Serbian acts such as SARS, Darkwood Dub and Goblini are well known throughout the region and play some of their most memorable concerts in neighbouring countries that were once at war with Serbia.

Yet turbo-folk has kept up with the times, borrowing fresh influences from mainstream Western genres while retaining much of its original flavour.

The music has recovered from its lowest ebb immediately after Milosevic was driven from office, when the genre’s stars fell briefly out of favour and were shunned by the media that had once championed them.

Right-wing Serbs today may well be drawn to turbo folk as a reminder of their political heyday during the 1990s.

However, beyond Serbia’s borders, an enthusiasm for the genre sometimes overrides national loyalties. The singer Ceca is immensely popular in Croatia, despite being the widow of a warlord who persecuted non-Serbs.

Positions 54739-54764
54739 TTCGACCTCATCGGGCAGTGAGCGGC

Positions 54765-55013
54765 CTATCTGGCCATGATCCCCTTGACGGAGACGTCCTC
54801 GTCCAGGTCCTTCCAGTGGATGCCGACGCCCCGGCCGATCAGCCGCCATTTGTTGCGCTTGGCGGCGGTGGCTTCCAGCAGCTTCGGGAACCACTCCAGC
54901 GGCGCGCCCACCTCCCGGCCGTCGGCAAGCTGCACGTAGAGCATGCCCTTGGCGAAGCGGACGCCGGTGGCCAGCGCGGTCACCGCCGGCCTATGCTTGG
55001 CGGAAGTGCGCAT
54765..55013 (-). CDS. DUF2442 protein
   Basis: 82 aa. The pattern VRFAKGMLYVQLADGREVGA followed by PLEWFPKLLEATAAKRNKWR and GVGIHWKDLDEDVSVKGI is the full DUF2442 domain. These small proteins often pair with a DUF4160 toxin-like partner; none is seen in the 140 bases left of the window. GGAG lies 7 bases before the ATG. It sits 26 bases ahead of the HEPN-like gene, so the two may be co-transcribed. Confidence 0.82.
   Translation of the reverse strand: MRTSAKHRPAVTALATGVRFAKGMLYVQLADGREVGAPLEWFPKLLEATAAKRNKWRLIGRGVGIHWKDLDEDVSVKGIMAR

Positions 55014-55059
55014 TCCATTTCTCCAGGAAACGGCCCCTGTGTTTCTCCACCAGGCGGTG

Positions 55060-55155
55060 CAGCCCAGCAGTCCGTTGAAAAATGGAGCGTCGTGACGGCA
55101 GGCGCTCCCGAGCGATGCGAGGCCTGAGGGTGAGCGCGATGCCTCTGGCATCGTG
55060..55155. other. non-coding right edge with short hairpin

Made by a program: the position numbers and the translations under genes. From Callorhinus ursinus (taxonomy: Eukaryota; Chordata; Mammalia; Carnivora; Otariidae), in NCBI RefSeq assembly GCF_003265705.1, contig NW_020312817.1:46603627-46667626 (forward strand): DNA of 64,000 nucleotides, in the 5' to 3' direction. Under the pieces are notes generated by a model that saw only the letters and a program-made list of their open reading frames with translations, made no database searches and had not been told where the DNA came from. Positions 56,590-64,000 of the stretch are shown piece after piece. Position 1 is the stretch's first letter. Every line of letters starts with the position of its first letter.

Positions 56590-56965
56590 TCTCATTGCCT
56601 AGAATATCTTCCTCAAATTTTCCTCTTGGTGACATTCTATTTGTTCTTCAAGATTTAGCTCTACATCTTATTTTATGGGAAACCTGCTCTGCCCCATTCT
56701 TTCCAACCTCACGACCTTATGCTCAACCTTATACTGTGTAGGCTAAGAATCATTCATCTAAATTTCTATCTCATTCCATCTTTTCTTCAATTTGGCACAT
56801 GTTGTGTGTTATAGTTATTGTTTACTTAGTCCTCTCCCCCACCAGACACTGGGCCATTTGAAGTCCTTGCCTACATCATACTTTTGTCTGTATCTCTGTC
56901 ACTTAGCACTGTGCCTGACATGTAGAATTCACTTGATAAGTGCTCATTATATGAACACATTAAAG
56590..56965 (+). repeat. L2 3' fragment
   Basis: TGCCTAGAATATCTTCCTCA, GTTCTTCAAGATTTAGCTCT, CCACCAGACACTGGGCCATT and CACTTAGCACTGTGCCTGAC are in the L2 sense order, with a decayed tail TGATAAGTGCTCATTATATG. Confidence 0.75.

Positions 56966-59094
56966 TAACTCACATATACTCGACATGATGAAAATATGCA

The promoters of Zvezde Granda downplay the political aspect to the genre’s popularity. They say the music has endured because it has evolved and improved over the years.

“Folk music is healing itself,” says Jaksic, describing the Nineties as an “unfortunate time” when anyone with adequate funds could break into the field.

“It was enough to sell a cow to finance your talent, or lack of talent,” he says, referring to the rural origins of many turbo-folk singers of that period.

“This is not the case anymore. We are trying to promote people who have talent.”

What happened to the stars of turbo-folk?

Ceca

Svetlana Raznatovic, known universally as Ceca, first appeared in public at the age of 16 with a song called Cvetak Zanovetak (Nagging flower).